All Stirred Up by Z.A. Maxfield
This was a spontaneous purchase, as Maxfield announced the book was out and I happened to be re-reading the first of the set. I bought it that morning and finished it by evening. It wasn't an amazing book--I didn't break down crying or feel bubbling with joy, and I didn't come out of it feeling like a better person, or with the desire to be a better person. But it was a good book. It did exactly what a book is supposed to do by playing upon my emotions while taking me along the story. A perfect beach read, which is what I needed at the moment! (Mind you, sans the beach.) I think I actually enjoyed this more than the first one.
PTSD. Maxfield's portrayal of Brendan's panic attacks and anxiety felt realistic. While on one hand it's a clever plot device, I liked how it showed a different type of PTSD, since most show the most debilitating where it's in constant effect and that's not always the case. Brendan is confident and cocksure, if not exhausted, but when he has an attack, all his weaknesses show.
Breach of ethics. When Dirk (get your giggles out now) and Brendan hook up for the first time, all I could think was "No! You can't do that!" But thankfully Maxfield addressed it and recognized that I psychiatrists couldn't behave that way without breaking the profession's code of ethics. She smartly played the situation to the advantage of plot progression. In addition, once Brendan arrives at the recuperation center, he's tentative about trusting the people there, but through several short glimpses, we can see how he would change his mind without having to be shown the entire time.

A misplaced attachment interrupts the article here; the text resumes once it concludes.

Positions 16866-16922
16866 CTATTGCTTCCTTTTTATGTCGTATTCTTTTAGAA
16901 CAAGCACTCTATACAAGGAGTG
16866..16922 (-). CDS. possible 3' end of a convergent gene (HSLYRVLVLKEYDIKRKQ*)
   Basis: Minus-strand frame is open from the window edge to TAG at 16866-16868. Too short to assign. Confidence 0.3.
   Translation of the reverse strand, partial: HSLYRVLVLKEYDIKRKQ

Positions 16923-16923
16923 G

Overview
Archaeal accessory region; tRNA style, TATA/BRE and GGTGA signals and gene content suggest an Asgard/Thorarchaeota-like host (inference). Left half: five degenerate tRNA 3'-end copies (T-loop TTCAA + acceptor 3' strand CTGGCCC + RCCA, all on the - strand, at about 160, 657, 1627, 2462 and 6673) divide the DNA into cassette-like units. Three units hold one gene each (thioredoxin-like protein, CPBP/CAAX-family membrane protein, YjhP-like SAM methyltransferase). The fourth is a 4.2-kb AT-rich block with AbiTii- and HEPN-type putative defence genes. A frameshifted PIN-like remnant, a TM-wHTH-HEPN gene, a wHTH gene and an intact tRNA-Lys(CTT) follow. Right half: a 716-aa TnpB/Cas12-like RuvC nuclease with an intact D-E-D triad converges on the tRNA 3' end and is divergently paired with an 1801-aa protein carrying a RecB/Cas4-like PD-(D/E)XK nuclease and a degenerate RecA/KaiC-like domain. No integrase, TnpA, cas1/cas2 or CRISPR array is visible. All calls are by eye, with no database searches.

Characters. Dirk and Brendan are enjoyable characters who, while not perfect, don't have too many, or too big of, flaws to make them unappealing. The relationship and my love of them started off rocky, but as the novel progressed, so did they and I like how they handled everything upon Brendan's return to New York. In addition, we get to see more of Evan and Toby!
This is a beach read and must be read as such. If you want something deep, dark, or thought provoking, go elsewhere. (No points taken off for that, although I rarely mark a beach read as a 5-star read.)